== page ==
Title: Using Automated Analysis to Reveal Student Thinking in STEM
Abstract: In the Automated Analysis of Constructed Response (AACR) Research Group, we develop constructed response assessment items and associated predictive machine learning models that allow formative evaluation of student writing. Our items and computerized analyses are particularly informative for revealing prevalent student ideas in large-enrollment, introductory STEM courses. We employ a mixed-methods approach to develop these questions and analytic tools, which reveal a rich and complex picture of student thinking about important disciplinary ideas across biology, statistics and chemistry. Recently, our group launched projects that develop assessment items aligned with learning progressions in physiology for undergraduates and scientific argumentation for middle school students. We have also begun to explore for possible interactions between predictive scoring models and responses from English language learner middle school students.
This talk will provide a brief overview of the methodology we employ to develop automated predictive scoring models and some examples of developed items, which reveal that students have complex, mixed models of thinking about key STEM ideas. Also, this talk will discuss our attempts to summarize and report this rich information to college faculty. Additionally, this talk will report on recent projects aimed at adapting these approaches to learning progressions.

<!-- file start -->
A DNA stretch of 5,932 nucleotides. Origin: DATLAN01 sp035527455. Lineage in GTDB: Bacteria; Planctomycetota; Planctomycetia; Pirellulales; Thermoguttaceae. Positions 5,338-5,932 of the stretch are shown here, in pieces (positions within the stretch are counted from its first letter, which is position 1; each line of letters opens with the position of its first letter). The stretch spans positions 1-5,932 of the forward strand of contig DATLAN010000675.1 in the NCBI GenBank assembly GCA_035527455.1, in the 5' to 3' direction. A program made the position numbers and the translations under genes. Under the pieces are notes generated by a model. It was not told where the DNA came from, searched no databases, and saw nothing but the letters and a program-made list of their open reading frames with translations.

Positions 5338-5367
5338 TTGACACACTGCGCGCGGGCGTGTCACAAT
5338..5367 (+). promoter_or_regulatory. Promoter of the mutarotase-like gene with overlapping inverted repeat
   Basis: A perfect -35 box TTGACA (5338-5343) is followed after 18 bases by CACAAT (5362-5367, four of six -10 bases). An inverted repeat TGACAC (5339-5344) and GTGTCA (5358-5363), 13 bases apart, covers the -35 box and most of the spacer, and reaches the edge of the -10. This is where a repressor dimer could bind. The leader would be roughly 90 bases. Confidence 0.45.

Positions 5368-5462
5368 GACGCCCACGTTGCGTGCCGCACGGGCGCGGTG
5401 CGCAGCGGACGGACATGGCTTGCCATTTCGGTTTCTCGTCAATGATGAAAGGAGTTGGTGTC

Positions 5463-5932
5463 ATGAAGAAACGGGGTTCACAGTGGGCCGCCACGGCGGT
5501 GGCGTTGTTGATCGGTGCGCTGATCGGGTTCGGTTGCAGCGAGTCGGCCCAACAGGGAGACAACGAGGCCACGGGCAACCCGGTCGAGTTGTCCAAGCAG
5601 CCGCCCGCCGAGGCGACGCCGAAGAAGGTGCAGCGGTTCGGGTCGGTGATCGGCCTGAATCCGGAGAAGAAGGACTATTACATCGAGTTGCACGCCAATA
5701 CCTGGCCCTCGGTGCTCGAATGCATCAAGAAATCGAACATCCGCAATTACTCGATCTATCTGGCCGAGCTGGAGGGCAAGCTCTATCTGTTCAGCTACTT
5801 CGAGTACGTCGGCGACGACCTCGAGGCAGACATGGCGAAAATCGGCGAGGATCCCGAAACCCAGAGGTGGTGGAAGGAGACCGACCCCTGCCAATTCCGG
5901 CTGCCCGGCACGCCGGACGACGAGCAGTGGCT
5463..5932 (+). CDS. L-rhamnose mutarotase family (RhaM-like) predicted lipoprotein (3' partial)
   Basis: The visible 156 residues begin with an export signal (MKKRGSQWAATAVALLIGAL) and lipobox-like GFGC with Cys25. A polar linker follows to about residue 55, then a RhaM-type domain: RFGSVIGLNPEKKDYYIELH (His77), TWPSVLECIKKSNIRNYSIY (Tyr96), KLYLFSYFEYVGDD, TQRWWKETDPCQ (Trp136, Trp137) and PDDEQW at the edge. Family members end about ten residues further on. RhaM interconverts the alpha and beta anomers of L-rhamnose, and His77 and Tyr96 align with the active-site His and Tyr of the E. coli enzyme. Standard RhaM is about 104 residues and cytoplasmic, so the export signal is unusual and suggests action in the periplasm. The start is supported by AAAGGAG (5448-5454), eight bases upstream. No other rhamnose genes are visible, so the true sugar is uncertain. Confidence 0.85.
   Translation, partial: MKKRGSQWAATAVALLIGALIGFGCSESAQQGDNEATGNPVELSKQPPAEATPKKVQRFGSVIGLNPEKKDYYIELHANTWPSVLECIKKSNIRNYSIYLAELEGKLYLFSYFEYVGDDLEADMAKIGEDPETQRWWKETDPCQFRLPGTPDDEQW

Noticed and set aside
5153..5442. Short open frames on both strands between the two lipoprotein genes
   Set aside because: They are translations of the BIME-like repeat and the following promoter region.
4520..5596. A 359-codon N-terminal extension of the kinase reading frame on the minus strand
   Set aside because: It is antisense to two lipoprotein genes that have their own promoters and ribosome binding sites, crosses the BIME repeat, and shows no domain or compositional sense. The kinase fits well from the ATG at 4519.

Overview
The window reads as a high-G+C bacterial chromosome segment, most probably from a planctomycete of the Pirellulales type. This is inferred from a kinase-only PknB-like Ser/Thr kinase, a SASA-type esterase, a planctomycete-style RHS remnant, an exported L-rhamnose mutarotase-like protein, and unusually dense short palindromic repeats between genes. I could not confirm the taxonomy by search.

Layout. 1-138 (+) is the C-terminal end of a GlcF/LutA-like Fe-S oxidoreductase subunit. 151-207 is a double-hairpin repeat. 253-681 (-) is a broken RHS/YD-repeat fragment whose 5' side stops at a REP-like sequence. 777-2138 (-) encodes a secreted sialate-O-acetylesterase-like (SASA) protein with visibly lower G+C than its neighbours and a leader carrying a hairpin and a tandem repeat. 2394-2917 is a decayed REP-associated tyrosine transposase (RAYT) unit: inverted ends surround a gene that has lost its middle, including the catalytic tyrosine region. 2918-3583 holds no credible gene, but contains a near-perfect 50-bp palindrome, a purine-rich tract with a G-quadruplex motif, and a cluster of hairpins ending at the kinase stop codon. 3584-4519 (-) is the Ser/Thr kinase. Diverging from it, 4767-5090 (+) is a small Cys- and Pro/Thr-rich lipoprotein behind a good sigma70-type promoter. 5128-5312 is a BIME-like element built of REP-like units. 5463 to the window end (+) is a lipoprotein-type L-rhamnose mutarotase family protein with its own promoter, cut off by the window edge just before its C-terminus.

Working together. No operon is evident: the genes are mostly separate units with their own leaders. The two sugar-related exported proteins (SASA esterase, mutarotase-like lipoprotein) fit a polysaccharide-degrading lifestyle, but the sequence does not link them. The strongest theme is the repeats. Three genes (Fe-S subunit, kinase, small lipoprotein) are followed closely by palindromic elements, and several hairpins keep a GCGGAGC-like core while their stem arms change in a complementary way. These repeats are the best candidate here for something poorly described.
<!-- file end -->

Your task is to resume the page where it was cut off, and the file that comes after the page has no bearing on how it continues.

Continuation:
Bio: Kevin Haudek is an assistant professor in the Biochemistry and Molecular Biology department at Michigan State and engages in discipline-based education research (DBER). His research interests focus on uncovering student thinking about key concepts in biology using formative assessments. As part of this work, he investigates the application of computerized tools to help evaluate student writing. These tools enable both exploration of ideas in student writing, as well as applying machine learning models to predict expert scores of student responses. He is currently leading projects associated with the Automated Analysis of Constructed Response (AACR) group, which conducts this research and development of such tools. Kevin earned his Ph.D. in Biochemistry at MSU, then transitioned into undergraduate science education research for his postdoctoral studies and became engaged in DBER.